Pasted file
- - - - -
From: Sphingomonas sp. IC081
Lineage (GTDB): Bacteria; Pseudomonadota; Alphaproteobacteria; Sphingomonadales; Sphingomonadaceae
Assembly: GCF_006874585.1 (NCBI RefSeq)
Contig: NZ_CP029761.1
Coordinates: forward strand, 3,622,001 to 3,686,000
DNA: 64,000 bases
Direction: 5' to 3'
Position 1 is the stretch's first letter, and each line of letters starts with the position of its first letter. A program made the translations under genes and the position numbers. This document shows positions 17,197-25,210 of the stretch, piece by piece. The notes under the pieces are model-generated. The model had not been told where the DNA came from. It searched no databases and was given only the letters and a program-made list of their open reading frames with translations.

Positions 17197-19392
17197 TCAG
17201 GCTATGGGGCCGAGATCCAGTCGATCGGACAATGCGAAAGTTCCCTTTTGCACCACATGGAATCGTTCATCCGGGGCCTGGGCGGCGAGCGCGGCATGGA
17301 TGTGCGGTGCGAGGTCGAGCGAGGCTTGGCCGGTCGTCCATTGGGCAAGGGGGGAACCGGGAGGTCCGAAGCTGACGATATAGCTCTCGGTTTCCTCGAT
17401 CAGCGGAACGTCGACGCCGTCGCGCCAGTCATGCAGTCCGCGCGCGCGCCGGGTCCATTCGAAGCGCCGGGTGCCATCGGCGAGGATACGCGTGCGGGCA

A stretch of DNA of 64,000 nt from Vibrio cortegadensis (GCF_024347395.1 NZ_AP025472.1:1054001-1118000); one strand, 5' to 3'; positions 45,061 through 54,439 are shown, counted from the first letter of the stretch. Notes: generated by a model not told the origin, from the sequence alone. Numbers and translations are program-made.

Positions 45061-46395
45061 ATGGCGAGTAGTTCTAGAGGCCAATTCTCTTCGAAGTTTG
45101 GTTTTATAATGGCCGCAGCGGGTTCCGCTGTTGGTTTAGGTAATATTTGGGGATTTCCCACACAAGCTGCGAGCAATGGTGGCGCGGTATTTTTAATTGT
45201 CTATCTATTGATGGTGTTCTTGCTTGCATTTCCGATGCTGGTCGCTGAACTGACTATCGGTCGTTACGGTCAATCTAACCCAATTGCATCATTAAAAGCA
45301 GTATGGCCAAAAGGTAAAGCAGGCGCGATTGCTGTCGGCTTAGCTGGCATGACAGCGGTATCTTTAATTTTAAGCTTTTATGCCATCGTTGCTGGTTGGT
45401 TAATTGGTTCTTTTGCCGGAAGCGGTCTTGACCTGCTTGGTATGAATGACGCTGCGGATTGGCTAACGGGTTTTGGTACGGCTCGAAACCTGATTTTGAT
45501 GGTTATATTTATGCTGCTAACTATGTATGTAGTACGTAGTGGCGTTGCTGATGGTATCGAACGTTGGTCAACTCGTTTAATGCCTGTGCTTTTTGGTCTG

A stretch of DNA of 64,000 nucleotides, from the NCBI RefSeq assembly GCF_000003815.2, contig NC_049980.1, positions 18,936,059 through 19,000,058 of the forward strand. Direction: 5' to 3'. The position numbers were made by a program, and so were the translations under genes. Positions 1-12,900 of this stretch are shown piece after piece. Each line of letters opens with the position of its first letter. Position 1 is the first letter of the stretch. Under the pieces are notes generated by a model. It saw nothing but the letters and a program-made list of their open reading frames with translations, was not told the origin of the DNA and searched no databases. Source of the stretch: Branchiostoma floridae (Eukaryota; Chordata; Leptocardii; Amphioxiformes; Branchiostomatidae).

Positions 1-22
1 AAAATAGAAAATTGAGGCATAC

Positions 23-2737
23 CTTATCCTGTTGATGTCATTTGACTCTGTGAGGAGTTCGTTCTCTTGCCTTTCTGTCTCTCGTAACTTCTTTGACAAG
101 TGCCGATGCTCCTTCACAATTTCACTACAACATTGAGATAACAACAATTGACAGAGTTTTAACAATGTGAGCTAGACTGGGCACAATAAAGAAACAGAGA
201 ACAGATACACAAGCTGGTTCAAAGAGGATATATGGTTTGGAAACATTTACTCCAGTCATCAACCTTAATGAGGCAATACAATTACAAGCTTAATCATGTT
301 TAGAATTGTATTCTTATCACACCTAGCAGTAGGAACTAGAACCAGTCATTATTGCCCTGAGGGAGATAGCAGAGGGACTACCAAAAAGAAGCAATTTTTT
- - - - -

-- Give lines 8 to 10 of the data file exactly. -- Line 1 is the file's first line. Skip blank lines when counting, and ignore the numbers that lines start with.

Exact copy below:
Position 1 is the stretch's first letter, and each line of letters starts with the position of its first letter. A program made the translations under genes and the position numbers. This document shows positions 17,197-25,210 of the stretch, piece by piece. The notes under the pieces are model-generated. The model had not been told where the DNA came from. It searched no databases and was given only the letters and a program-made list of their open reading frames with translations.

Positions 17197-19392
17197 TCAG